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Because public charging stations aren’t nearly as prominent or easy to use as gas stations and many electric vehicles (EVs) still suffer from a lack of range, the optimal way to use an EV right now is with a home charger. Yet, I, like many other 28-year-olds, am a renter. How the heck are you supposed to find an apartment complex that’ll let you charge an electric car?

In this hypothetical situation, let’s pretend that my Hyundai Kona EV presser is my lone vehicle. For this mini-adventure, I took the Kona EV apartment shopping, where I pretended (sort of) to look for a place to live that accommodated my electric car. 

Click here to find more stories from our EV Explorer series about electric cars.

To level the playing field, I honed my search with a few parameters. According to the US Census, the median income in Columbus, Ohio, is $53,745. I’ve worked as an apartment leasing agent before, and these companies typically want a rent-to-income ratio no greater than 30-33 percent of your monthly income. So, based on the median income, I limited the search to about $1,300 per month for rent.

First Property: The View At Polaris

Columbus’ housing prices are odd; per square footage, many of the “nice” apartments in the suburbs are nearly identically priced to slightly smaller units downtown. The first apartment I visited is located right by Chase bank McCoy Center, the largest Chase Bank office in the world. It’s also right next to a mall, but in typical midwest fashion, it’s not very walkable. The mall is surrounded by very wide, very fast roads.

The charging map shows a few Level 2 public charging stations nearby, but zero DC fast-charging stations. Coupled with the lack of walkability, whatever apartment community I’d choose in this area would need to have on-location charging.

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This apartment community’s management company, Oakwood Management, advertised the ability for new residents to win a free Tesla. “They better have EV charging,” I said out loud, as I pulled into the complex.  I had driven the Kona EV earlier that week, and after the first charge cycles, I completely understood why home charging was necessary.

The smallest one-bedroom started at $1,262 per month, not including utilities or any other fees. The apartment itself was fine; I’ve leased apartments in the area before. Many of these new builds use very similar floorplans and finishes, even if they’re made and marketed by different builders and management companies. It came with the works, including central air-conditioning and in-unit washer and dryer. I know some of y’all coastal readers are salivating, but these are the bare minimum of amenities for a new-build apartment community in the suburbs. In short, the apartment would be fine for any generic 20-something looking for a clean and safe place. Thankfully, the abatement leasing agency did supply EV charging, with two spots for dedicated charging. Not every apartment community in the area offers EV charging, and most in the Polaris area didn’t. The $1,282 monthly rent isn’t exceptionally cheap for the area and finishes, but if you’re an EV driver, you’re limited to here, or a few small handful of other complexes. The apartment manager said that charging was free, but I wonder how future-proof two lone charging ports are for a community of more than 120 units. At the minimum, that should be doubled.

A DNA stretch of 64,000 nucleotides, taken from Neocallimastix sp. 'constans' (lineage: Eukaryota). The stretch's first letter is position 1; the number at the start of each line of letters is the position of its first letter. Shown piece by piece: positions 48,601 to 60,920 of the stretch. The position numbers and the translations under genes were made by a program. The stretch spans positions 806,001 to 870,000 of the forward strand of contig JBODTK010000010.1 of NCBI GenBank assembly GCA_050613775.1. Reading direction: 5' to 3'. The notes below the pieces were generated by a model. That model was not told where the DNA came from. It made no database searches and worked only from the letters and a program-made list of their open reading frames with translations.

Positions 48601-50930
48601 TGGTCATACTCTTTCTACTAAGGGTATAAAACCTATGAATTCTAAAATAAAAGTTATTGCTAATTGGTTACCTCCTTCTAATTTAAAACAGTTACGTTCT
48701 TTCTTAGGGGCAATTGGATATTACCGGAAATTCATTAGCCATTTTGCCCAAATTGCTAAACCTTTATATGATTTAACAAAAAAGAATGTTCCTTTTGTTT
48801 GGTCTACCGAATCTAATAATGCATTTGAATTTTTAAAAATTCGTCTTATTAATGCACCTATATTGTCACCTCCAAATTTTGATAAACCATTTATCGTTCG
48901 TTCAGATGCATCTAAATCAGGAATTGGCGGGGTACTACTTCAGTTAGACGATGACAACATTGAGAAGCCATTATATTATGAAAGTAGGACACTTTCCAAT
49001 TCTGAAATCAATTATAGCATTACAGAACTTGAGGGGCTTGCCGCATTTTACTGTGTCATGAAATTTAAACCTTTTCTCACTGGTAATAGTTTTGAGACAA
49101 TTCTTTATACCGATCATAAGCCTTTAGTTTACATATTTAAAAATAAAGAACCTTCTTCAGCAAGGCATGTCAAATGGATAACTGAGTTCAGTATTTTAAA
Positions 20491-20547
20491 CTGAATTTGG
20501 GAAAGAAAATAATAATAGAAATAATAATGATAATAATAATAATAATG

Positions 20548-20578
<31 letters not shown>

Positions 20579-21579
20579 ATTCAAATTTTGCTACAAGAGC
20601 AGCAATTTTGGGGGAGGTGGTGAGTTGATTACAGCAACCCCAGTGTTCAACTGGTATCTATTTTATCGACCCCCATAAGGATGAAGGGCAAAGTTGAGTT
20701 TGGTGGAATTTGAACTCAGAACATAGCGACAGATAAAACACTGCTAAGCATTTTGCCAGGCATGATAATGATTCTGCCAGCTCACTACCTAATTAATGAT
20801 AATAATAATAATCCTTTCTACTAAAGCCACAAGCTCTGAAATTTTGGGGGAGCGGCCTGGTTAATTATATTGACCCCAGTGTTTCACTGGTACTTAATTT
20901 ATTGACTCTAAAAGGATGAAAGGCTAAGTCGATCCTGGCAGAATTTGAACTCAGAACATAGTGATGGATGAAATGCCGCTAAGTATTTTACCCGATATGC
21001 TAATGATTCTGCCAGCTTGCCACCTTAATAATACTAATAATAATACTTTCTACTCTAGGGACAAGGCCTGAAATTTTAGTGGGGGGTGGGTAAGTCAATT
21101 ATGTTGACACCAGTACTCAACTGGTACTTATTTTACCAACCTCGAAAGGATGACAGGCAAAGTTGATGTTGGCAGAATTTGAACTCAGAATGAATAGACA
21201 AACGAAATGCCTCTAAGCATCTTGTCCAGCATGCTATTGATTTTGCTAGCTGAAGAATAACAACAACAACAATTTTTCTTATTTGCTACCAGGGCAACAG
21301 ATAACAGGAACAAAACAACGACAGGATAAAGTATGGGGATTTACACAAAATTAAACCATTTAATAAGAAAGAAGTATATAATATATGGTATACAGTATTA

Second Apartment: The Luxe

Content with finding charging at The View, I drove across town to a different area with similar trendy suburban apartments: Dublin, Ohio. 

Dublin’s a higher dollar suburb, located in the northwest quadrant of the Columbus area about a 45-minute drive from Honda North America in Marysville, Ohio, or about a 25-minute drive to downtown Columbus. Dublin’s downtown has literally doubled in size in the past 18 months, as several mid-rise apartment buildings and hotels now make up a new riverside district. Luxury shopping and bars make it the place to be for the young person who wants a somewhat downtown feel, but maybe not the downtown hustle.

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Similar to Polaris, the apartment is located next to a lot of shopping and eating options, but nothing’s really walkable. The charging map is even slimmer; no DC fast charging, and only one slow Level 2 charging option. The newly built downtown Dublin has more than a few Level 2 charging options, but it’s nearly two miles away from this property. A short drive, but not a short walk. Also, the charging options are time-limited in pay-to-park parking lots or parking decks.